V2 for a week to the General Hospital, a mile out of the town, where he was to command the guard stationed to protect the inmates and watch the enemy. Here were gathered the sick and wounded of both armies, nursed with equal care by the nuns, of whom Knox speaks with gratitude and respect. "When our poor fellows were ill and ordered to be removed from their odious regimental hospital to this general receptacle, they were indeed rendered inexpressibly happy. Each patient has his bed, with curtains, allotted to him, and a nurse to attend him. Every sick or wounded officer has an apartment to himself, and is attended by one of these religious sisters, who in general are young, handsome, courteous, rigidly reserved, and very respectful. Their office of nursing the sick furnishes them with opportunities of taking great latitudes if they are so disposed; but I never heard any of them charged with the least levity." The nuns, on their part, were well pleased with the conduct of their new masters, whom one of them describes as the "most moderate of all conquerors."V1 and eighty-four Canadians, and above six hundred Indians. [307] Every officer and man carried provisions for eight days in his knapsack. They encamped at night by a brook, and in the morning, after hearing Mass, marched again. The evening of the next day brought them near the road that led to Lake George. Fort Lyman was but three miles distant. A man on horseback galloped by; it was Adams, Johnson's unfortunate messenger. The Indians shot him, and found the letter in his pocket. Soon after, ten or twelve wagons appeared in charge of mutinous drivers, who had left the English camp without orders. Several of them were shot, two were taken, and the rest ran off. The two captives declared that, contrary to the assertion of the prisoner at Ticonderoga, a large force lay encamped at the lake. The Indians now held a council, and presently gave out that they would not attack the fort, which they thought well supplied with cannon, but that they were willing to attack the camp at Lake George. Remonstrance was lost upon them. Dieskau was not young, but he was daring to rashness, and inflamed to emulation by the victory over Braddock. The enemy were reported greatly to outnumber him; but his Canadian advisers had assured him that the English colony militia were the worst troops on the face of the earth. "The more there are," he said to the Canadians and Indians, "the more we shall kill;" and in the morning the order was given to march for the lake.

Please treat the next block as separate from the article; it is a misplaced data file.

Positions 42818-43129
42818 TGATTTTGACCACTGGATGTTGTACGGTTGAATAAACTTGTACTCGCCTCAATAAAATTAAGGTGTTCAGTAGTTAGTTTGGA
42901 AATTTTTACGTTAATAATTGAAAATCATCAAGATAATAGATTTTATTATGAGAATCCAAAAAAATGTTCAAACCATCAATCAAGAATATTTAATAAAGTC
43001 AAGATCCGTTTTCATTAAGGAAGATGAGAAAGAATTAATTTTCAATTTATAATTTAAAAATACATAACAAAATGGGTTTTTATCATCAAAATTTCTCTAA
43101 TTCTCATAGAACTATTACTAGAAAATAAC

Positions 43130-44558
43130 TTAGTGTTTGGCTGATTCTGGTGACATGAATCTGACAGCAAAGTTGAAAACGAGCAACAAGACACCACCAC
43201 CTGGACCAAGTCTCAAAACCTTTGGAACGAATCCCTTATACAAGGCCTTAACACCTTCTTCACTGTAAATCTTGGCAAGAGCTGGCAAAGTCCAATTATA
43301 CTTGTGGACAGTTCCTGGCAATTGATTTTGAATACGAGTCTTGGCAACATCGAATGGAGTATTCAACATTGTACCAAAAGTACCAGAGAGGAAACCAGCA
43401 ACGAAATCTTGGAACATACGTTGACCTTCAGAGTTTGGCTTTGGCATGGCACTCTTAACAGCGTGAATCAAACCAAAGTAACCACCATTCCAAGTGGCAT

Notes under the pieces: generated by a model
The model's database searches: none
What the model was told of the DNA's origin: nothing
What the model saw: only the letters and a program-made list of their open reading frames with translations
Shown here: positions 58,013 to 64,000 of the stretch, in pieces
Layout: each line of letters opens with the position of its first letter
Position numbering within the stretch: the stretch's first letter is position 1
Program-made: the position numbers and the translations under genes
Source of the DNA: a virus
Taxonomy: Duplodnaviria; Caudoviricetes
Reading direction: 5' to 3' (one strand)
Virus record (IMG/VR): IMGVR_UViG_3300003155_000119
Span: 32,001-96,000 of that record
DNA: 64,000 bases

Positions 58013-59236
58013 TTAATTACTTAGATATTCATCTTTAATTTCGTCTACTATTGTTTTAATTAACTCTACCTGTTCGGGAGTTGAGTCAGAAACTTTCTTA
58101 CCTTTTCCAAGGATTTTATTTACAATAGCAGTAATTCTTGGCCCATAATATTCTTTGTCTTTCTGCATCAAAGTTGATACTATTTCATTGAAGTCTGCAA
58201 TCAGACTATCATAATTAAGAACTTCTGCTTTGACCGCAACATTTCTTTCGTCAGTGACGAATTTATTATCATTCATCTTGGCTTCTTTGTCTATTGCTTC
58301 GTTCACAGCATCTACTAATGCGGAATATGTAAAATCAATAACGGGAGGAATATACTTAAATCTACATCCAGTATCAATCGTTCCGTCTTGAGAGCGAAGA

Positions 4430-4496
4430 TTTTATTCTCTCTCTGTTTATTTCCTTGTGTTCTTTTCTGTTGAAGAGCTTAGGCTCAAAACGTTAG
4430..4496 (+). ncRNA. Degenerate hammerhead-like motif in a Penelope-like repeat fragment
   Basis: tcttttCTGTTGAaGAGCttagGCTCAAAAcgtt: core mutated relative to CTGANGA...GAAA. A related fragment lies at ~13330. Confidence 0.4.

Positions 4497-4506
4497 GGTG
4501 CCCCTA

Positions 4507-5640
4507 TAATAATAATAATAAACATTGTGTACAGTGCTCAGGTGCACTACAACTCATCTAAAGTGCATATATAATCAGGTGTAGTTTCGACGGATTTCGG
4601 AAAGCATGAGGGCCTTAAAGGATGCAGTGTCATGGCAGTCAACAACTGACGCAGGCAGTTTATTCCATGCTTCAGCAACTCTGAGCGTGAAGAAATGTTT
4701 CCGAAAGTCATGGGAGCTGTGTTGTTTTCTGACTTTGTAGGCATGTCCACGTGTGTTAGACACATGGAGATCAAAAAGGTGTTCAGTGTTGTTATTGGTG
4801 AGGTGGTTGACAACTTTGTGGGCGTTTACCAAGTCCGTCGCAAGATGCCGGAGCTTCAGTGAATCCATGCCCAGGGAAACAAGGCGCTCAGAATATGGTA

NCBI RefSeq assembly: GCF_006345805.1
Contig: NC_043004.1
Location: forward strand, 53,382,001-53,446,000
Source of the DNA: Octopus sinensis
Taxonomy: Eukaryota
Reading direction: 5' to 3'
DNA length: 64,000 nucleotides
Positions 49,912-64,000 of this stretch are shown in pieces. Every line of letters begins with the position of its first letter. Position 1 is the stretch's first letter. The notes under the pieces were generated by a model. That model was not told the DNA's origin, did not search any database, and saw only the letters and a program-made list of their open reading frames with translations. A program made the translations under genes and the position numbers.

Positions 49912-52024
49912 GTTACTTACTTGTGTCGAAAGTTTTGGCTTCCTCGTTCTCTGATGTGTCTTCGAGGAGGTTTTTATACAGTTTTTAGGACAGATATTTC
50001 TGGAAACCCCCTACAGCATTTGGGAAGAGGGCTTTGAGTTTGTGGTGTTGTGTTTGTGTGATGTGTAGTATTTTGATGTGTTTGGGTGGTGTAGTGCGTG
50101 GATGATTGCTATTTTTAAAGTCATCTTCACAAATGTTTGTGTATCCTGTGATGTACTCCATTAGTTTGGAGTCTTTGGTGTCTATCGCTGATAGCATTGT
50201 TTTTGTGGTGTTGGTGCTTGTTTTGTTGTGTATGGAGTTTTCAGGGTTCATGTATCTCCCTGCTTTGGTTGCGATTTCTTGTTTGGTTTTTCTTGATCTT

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      The Assistant-District-Attorney was protesting. "Your Honor, whatever may come of this matter, an impression is being created here highly prejudicial to the case of the people...""It will be hard to settle down into the old dull routine when you are gone," she said.

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      They followed the road to the broken gate, and making the turn, kept along outside the fence until they got well in the rear of the cottage. Here the faintly marked path worn by Pen crossed the road, and they turned into it. The motor-boat had come to her moorings. Breaking into a sort of staggering run under their burdens they were soon received into the woods. gloves.

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      New England humanitarianism, melting into sentimentality at a tale of woe, has been unjust to its own. Whatever judgment may be passed on the cruel measure of wholesale expatriation, it was not put in execution till every resource of patience and persuasion had been tried in vain. The agents of the French Court, civil, military, and ecclesiastical, had made some act of force a necessity. We have seen by what vile practices they produced in Acadia a state of things intolerable, and impossible of continuance. They conjured up the tempest; and when it burst on the heads of the unhappy people, they gave no help. The Government of Louis XV. began with making the Acadians its tools, and ended with making them its victims. [289]